Many Sunscreens Sold in US Offer Suboptimal Protection, According to New Report
By Rachael Rettner / LiveScience / May 22, 2019
[dropcap]S[/dropcap]unscreen is a must-have for summer, but be advised: About two-thirds of sunscreens available in the U.S. offer suboptimal protection or contain ingredients that may harm your health, according to a new report.
The researchers ranked sunscreens based on several criteria, including whether ingredients listed in the products are linked with health hazards and how well the products work to block ultraviolet A (UVA) and ultraviolet B (UVB) rays, both of which can damage the skin and cause skin cancer.
As part of the FDA’s proposal, the agency asked the sunscreen industry for additional evidence on the safety of 12 common sunscreen ingredients. EWG found that these 12 ingredients were used in more than 50 percent of the sunscreens reviewed for this year’s guide.
EWG is particularly concerned about a sunscreen chemical called oxybenzone, and the organization doesn’t recommend sunscreens with this ingredient. This chemical may act as a hormone disruptor in humans and has been found to damage coral reefs. An FDA study published earlier this month also found that oxybenzone and at least three other common sunscreen chemicals can leach into people’s blood rather quickly and reach levels high enough to warrant further testing on the substances’ safety.
In terms of recommended ingredients, there are two sunscreen ingredients that the FDA does consider safe and effective: Zinc oxide and titanium dioxide. These are the same two ingredients that EWG recommends for sunscreens, the report said.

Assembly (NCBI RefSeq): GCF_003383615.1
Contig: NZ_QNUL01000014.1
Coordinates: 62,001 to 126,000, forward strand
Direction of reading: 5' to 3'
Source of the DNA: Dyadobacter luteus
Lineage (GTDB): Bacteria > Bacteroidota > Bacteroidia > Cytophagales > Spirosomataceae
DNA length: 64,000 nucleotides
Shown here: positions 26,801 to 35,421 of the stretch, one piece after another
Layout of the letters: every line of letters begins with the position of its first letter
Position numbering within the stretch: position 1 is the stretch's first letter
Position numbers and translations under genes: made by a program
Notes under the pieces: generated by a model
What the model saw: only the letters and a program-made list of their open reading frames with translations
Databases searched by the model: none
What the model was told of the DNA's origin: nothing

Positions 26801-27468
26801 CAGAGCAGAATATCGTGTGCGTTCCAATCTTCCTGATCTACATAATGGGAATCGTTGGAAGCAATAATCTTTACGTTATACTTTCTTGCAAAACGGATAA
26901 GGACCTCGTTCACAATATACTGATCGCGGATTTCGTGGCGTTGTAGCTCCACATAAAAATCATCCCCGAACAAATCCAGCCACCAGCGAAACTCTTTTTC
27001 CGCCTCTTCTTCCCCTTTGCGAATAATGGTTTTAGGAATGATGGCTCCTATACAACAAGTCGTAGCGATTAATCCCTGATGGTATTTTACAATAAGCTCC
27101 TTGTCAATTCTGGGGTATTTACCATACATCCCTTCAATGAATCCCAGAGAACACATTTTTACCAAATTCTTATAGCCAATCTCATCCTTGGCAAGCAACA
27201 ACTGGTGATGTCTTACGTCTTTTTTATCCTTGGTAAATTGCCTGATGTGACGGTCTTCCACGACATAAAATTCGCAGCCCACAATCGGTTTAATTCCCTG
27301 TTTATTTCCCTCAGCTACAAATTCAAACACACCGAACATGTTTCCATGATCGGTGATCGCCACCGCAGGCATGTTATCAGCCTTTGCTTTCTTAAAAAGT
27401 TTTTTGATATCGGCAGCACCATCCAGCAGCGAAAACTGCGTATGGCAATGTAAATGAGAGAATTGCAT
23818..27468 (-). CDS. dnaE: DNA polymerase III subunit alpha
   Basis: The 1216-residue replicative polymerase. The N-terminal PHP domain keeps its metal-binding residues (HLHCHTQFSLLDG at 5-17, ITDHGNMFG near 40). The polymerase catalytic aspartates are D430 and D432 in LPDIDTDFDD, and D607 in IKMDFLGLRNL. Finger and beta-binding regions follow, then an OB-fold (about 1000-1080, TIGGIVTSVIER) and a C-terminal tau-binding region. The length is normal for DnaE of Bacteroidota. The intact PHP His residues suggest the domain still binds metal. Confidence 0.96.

The FDA also proposed that all spray and powdered sunscreens undergo testing to make sure that these forms of application don’t cause sunscreen ingredients to be inhaled deep into the lungs.
EWG is also concerned about this inhalation risk, and says that spray and powdered sunscreens may also not provide a thick enough coating on the skin to be protective. Right now, the group does not recommend any spray or powdered sunscreens.
EWG also recommends that people avoid sunscreens with an SPF, or sunburn protection factor, above 50https://www.livescience.com/32666-how-does-sunscreen-work.html. High SPF values don’t necessarily mean better protection and may give consumers a false sense of security about how long they can stay in the sun without reapplying sunscreen, the group said.